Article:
Todays best Water Rams are coming out of Canada and Australia, with very little head they can raise up to 1/10th of the entire 'flow' to great heights and supply all your water
    needs by doing it 24/7/ 365 needing only minimum protection from cold - running water does not freeze ! That was being recommended for the purpose of raising water to a
    distant field or home ! Hope this helps, if you find any good sources out there please make sure it gets posted here ! For the Craft! All comments welcome here ! BIG AL
     
    Michael Cox
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    Al - the early mining books may have practical info on Trompes, however the physics and mathematics behind the two phase flow in the various vertical pipes was not understood then, and is still very hard to model now. Simple systems can be modelled but when they get messy it all becomes very hard. We spent quite a bit of time looking at them on my Chem Eng degree.

    I suspect that they just built them as large as they practically could and made use of whatever compressed air flow they got. The actual pressure head of the air is easy to calculate - just not how much of it you will get, or how to optimise the dimensions of your tower to maximise entrained air flow. I guess with a large column already constructed they could tweak the venturiis a certain amount, but you wouldn't be able to change the pipe diameter.
     
    Noah Figg
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    I've been researching this type of system as well and I wanted to share some thoughts of what I might try with them. First of all, I don't have access to normal flowing water, so I am considering how such a system could be used for occasional flow to build up compressed air during those times for use in other times. The first topic I looked at was what is a cheap airtight container. I found 5 gallon buckets are a common airtight-sealable container if they have the lid on right. A rain barrel might be able to be used as well, not sure. Second, a standard rain gutter off a house seems like a good place to start in building a trompe. Altering the downspout to increase air draw is one thing I was considering (silly but I think straws glued along edges of downspout would function), but I think it would suck down a decent amount of air without modification. Third, roof runoff is something I would like to use to water my gardens, so the pipe could be directed after the trompe to drier beds or a rain barrel for later use.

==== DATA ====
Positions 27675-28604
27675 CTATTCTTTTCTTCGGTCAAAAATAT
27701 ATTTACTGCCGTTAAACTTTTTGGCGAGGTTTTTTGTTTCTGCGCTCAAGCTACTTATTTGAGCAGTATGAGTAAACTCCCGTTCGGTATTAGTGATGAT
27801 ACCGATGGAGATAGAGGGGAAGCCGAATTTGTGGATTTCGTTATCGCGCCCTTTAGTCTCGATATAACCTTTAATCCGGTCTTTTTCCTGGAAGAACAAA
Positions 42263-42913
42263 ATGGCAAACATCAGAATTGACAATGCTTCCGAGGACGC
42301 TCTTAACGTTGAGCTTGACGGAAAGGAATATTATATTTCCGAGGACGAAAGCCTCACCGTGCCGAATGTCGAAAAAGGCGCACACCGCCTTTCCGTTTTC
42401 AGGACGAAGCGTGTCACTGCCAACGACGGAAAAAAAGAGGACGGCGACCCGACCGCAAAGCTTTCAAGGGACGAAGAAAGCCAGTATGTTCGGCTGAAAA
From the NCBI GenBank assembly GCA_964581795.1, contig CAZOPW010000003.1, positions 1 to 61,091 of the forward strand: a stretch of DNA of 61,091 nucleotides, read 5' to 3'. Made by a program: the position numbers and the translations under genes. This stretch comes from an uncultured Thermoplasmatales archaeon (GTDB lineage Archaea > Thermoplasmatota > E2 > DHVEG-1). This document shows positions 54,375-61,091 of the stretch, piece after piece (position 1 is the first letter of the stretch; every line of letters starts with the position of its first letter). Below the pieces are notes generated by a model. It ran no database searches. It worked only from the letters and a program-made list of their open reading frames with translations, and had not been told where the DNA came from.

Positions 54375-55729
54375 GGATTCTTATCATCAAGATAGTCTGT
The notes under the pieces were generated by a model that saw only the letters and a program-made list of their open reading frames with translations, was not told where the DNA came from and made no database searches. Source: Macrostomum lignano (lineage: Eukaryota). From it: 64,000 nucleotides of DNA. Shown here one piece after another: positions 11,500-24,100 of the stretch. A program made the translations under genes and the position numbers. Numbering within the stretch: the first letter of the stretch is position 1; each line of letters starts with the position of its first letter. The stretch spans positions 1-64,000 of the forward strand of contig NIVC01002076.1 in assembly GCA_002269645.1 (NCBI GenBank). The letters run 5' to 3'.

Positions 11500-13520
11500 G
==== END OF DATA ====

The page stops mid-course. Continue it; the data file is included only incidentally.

If these elements are put together, I think a system could be built that during every rain stores up pressurized air in a 5 gallon container, as well as fills a rain barrel or redirects water somewhere (or the redirection could be after overflow of rain barrel). The slightly pressurized air would be piped to the back porch or somewhere else people gather to cool that area in the summer.

    A few other thoughts I've had are that putting a 2x4 or other material should block flow along the bottom of the airtight container to encourage the flow upward by the compressed air pocket. Also, I wonder if this size may not generate enough pressure with the fall of a single story house, but I would think it might generate enough to be somewhat useful, not to mention free operation.